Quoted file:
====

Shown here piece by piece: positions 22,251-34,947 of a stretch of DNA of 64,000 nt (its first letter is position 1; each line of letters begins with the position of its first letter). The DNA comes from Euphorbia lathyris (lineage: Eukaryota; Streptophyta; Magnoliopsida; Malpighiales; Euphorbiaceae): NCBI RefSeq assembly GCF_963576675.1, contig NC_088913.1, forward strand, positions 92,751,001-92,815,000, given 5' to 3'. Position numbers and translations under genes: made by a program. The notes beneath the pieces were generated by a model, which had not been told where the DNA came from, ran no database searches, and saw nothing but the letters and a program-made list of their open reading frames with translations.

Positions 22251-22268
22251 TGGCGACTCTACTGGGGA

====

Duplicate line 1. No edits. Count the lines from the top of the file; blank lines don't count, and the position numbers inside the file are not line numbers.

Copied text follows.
Shown here piece by piece: positions 22,251-34,947 of a stretch of DNA of 64,000 nt (its first letter is position 1; each line of letters begins with the position of its first letter). The DNA comes from Euphorbia lathyris (lineage: Eukaryota; Streptophyta; Magnoliopsida; Malpighiales; Euphorbiaceae): NCBI RefSeq assembly GCF_963576675.1, contig NC_088913.1, forward strand, positions 92,751,001-92,815,000, given 5' to 3'. Position numbers and translations under genes: made by a program. The notes beneath the pieces were generated by a model, which had not been told where the DNA came from, ran no database searches, and saw nothing but the letters and a program-made list of their open reading frames with translations.